The Transformers: The Movie (1986) | 4K Blu-ray Review

A feature length Transformers movie not made by Michael Bay, and without gratuitous explosions and special effects? Yup, that’s right! And kids who grew up in the ‘80s remember it well. While many can debate how well the movie stands up now that those kids are grown, I took off the nostalgia-tinged glasses to check out just how good this new 4K disc is from a quality perspective. Let’s check out how it holds up.

If after checking out the review, you decide to pick it up, you can find it here*: Amazon

The Transformers: The Movie, 4K Blu-ray cover art

Tech Specs:

Format(s):UltraHD/4K Blu-ray (BD-66)
Blu-ray (BD-50)
Released By:SHOUT! Factory
Release Date:September 28th, 2021
Video Format / Codec:4K: H.265 (HEVC)
Native 4K, 2160/24p 
(3280 x 2160 at 23.976 frames/sec, progressive)

Full HD, 1080/24p 
(1920 x 1080 at 23.976 frames/sec, progressive)
Digital Intermediate (DI):4K (from 35mm negatives)
High-Dynamic Range (HDR):Dolby Vision, HDR10
Aspect Ratio:4K: 1.85:1
BR: 1.33:1
Audio Format(s):English (4K/BR):
DTS-HD MA 2.0 (48kHz, 24-bit)
DTS-HD MA 5.1 (48kHz, 24-bit)
Subtitles:English SDH, Spanish
Packaging:Dual disc snap case w/ slipcover*

*Slipcover may only be available on initial  pressing
Region Coding:4K: Region-free
BR: Region A (locked)

Video Review:

Color, color, color! Hand animated movies can absolutely benefit from higher resolution, but the biggest impact here is color and so let’s get that out front. The Dolby Vision enriched color palette on this remaster is absolutely the biggest step up in quality over a standard dynamic range version of this film. The Transformers movie is filled with rich, vibrant colors, from bright reds and oranges, to rich greens and blues and this color grade absolutely does it justice. Freeze framing this disc at any point can serve as a mesmerizing experience just to see how the colors pop off the screen. Combine that with much improved dark levels, and the boost to highlights and this becomes a visually stunning experience of 2D drawings done by hand. By comparison, the Blu-ray that comes with it is also remastered and comes in a close second to the 4K, but just does not have that extra punch especially when viewed on a properly set up display. The older 2016 Blu-ray by comparison to both seems drab and lifeless.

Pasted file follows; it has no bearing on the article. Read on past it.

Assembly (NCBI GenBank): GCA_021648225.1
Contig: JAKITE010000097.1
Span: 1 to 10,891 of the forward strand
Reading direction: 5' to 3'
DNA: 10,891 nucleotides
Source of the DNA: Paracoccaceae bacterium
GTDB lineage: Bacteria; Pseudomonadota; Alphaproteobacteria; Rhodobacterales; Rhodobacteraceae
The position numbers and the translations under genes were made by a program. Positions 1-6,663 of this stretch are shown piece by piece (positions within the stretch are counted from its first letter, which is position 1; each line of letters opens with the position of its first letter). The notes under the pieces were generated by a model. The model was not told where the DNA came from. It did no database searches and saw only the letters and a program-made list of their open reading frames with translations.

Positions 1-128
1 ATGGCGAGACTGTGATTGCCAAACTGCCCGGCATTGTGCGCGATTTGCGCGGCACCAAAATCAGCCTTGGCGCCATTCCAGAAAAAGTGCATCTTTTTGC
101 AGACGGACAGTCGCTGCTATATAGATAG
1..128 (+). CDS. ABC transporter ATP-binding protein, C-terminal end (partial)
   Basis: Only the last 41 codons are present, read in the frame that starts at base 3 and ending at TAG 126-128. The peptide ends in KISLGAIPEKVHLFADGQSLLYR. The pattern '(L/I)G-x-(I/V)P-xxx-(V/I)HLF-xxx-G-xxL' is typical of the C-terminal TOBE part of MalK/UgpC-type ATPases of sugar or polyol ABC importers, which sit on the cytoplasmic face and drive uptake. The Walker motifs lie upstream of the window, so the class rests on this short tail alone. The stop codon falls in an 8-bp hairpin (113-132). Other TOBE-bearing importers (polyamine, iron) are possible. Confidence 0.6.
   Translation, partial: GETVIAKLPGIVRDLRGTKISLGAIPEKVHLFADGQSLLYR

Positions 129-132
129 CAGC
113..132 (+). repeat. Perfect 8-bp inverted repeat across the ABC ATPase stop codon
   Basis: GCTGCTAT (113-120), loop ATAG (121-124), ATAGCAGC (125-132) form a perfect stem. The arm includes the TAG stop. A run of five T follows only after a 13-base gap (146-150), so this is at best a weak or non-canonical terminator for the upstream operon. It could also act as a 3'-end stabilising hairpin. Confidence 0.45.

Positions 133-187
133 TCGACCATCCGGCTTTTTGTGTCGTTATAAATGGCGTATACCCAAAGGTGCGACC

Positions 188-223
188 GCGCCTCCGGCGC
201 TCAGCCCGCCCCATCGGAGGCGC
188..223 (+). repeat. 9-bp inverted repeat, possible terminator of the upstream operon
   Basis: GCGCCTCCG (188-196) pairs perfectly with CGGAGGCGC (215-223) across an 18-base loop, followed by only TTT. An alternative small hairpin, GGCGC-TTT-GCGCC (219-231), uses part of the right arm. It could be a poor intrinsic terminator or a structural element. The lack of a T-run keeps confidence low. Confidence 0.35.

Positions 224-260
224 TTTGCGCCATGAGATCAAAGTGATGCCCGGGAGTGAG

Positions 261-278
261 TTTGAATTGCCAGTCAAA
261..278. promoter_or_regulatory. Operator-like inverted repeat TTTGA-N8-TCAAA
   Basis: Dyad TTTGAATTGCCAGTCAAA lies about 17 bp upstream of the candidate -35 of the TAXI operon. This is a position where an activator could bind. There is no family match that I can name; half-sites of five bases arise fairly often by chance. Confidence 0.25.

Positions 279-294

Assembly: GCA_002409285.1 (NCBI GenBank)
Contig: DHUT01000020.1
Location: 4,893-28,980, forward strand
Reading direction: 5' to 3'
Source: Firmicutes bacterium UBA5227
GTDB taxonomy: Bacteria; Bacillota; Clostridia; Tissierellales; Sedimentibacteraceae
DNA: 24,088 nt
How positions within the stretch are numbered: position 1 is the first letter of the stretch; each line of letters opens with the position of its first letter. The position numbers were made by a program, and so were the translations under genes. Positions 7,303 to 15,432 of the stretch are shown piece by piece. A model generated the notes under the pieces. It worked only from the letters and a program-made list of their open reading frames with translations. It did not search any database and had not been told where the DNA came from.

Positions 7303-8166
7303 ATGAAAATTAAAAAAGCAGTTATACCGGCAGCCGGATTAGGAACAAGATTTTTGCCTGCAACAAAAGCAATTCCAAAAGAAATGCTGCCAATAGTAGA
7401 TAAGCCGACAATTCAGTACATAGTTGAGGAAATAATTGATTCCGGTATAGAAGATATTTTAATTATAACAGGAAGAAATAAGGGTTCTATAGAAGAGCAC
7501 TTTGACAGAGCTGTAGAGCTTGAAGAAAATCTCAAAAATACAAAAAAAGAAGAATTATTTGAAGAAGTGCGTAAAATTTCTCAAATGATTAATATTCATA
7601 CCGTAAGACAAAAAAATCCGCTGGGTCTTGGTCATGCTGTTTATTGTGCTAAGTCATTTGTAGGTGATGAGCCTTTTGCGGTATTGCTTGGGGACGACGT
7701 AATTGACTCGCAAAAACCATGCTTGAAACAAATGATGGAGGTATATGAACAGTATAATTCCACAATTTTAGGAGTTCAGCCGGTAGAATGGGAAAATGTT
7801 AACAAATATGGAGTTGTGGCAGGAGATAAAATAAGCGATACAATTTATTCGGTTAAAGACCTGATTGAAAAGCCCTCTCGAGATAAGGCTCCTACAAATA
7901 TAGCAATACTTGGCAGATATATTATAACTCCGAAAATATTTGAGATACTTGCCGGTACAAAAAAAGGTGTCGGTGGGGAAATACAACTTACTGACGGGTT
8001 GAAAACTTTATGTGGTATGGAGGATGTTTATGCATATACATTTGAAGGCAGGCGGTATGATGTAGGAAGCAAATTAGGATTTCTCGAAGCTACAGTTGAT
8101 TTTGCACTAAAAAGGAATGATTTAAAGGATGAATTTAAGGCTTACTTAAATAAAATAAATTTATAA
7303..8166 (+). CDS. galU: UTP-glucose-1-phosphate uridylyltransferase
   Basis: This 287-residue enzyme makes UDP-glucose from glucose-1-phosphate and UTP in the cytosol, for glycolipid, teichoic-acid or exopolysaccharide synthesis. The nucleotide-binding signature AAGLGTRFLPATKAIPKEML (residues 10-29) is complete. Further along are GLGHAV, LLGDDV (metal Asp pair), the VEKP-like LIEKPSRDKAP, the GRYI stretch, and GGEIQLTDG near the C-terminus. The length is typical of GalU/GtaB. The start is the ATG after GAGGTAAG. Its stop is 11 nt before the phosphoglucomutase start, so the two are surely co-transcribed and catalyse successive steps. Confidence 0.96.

While the color boost is definitely the star of the show, there is also a boost in detail. The lines are a bit sharper, and most noticeably the grain is much better handled, well-formed and more natural looking compared to the older 1080p disc. So the grain-adverse may get a bit distracted, it is much more pleasant and enjoyable to my eye.

I did notice there were definitely some frames that had some scratches and imperfections which is likely due to the quality of the source negatives. Additionally there were a couple of scenes which very briefly display a bit of a double image for just a few seconds. It’s a bit distracting when you see it, but they are very rare and far between so it did not ruin my experience. I did go back and replay the scene a few times to confirm it was not my player, and also observed it on the Blu-ray version of the film. A little odd that they did not catch this (or fix it if it was in the capture), but again it was very brief.

As for the aspect ratio, as noted above, the 4K version of the film is in the widescreen theatrical format, and the Blu-ray is in the narrower television (of the day) aspect ratio of 1.33:1. I like that they included both framings of the film, although there will be those who did not get their preferred version in the highest quality. 

Video Score (4K): 4.3 / 5

Video Score (BR): 4.0 / 5

Audio Review: